COMPUTER virus destroyed your hard drive? Don’t worry, some day bacteria might build you a bigger and better one.
Hard drives store data on discs coated with a metallic film divided into tiny magnetic regions, each of which stores a single bit - the more regions you can squeeze on to a disc, the bigger the capacity. Now, a team at the University of Leeds, UK, have borrowed a trick from nature to build a new kind of hard drive.
Certain strains of bacteria absorb iron to make magnetic nanoparticles that let them navigateusing the Earth’s magnetic field. The team have extracted the protein behind this process and used it to create magnetic patterns that can store data. “We’re using and abusing nature because it’s had billions of years to do all of its experiments through evolution, so there is almost no point in us starting from scratch,” says Sarah Staniland, who led the research (Small, vol 8, p 204).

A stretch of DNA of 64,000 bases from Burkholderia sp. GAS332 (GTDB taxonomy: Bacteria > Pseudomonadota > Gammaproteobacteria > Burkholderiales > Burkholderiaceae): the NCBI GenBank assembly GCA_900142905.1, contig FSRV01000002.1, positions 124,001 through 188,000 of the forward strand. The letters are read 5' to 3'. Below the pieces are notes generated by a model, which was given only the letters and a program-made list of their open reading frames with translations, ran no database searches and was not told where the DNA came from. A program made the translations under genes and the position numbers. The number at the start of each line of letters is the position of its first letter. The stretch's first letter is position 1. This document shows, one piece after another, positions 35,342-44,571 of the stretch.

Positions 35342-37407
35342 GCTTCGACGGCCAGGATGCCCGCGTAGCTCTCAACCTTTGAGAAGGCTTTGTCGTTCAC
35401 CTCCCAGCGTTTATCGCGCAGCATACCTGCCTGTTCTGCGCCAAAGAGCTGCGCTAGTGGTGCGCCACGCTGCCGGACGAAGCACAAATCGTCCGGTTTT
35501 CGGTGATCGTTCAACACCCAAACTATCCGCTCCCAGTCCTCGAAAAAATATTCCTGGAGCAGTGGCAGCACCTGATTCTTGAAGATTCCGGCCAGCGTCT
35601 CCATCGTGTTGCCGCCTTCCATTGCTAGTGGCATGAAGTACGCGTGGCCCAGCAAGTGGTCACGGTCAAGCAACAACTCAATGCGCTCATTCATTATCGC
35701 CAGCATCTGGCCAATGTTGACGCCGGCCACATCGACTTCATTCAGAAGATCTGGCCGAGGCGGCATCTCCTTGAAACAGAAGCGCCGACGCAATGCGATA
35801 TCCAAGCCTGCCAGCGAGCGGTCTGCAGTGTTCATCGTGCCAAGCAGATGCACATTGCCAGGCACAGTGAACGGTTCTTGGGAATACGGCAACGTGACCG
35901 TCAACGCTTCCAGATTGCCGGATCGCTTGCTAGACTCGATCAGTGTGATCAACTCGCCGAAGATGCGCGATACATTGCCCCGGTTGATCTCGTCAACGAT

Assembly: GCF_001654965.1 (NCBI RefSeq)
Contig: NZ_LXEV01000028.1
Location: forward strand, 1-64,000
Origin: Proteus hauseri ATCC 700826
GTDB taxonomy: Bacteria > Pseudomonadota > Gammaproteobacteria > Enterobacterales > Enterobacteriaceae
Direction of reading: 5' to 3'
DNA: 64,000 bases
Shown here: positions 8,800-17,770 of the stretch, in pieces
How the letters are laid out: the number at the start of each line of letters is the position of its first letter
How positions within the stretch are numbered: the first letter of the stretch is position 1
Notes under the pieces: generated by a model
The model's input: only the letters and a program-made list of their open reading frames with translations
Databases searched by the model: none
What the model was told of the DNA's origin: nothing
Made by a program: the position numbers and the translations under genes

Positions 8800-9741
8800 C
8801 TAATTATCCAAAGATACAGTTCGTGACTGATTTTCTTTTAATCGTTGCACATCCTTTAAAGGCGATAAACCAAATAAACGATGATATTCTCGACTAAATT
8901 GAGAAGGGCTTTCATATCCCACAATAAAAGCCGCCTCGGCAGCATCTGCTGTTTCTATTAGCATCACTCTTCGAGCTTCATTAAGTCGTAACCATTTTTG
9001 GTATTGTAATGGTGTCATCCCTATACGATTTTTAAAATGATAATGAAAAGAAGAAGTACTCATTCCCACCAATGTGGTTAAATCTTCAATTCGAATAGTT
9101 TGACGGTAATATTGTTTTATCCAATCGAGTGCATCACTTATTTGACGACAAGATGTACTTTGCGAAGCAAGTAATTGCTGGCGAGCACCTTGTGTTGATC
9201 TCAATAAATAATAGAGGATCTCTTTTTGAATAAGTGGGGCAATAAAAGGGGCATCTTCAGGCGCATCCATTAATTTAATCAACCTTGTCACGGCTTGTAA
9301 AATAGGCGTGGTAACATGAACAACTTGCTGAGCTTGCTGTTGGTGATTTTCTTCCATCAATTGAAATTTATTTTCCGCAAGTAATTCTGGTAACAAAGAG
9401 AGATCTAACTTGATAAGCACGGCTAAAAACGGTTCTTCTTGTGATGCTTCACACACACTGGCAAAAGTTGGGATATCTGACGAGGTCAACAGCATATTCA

Hard drives are usually made by “sputtering”, in which clouds of argon ions are fired at a sheet of magnetic material, knocking off particles which are deposited as a thin film on a disc. Groups of these particles, called grains, form the magnetic regions on the drive, with around 100 grains corresponding to one bit.
Instead of granular media, Staniland’s team produce bit-patterned media. They start with a gold surface coated in chemicals in a chessboard pattern so that one set of squares binds proteins and the other repels them. They then apply the magnet-producing protein and coat the surface with an iron solution, which the protein-covered squares convert into magnetic material.
As the name suggests, each magnetic square in bit-patterned media can store one bit. Each square Staniland’s team have so far produced is around 20 micrometres wide, far too bulky to store data with a density comparable to today’s hard drives. She says they now plan to test out nano-sized squares, 1000 times smaller and much closer to existing drive density.
Eventually, she hopes to create a hard drive with a single iron particle per square, which will store as much as 1 terabyte of data per square inch - far beyond the capability of most hard drives.
“They’ve done nice work showing how you can make particles on a surface,” says Thomas Thomson, who studies data storage at the University of Manchester, UK. “But it is some distance away from what you would need if you were seriously contemplating it as a product.”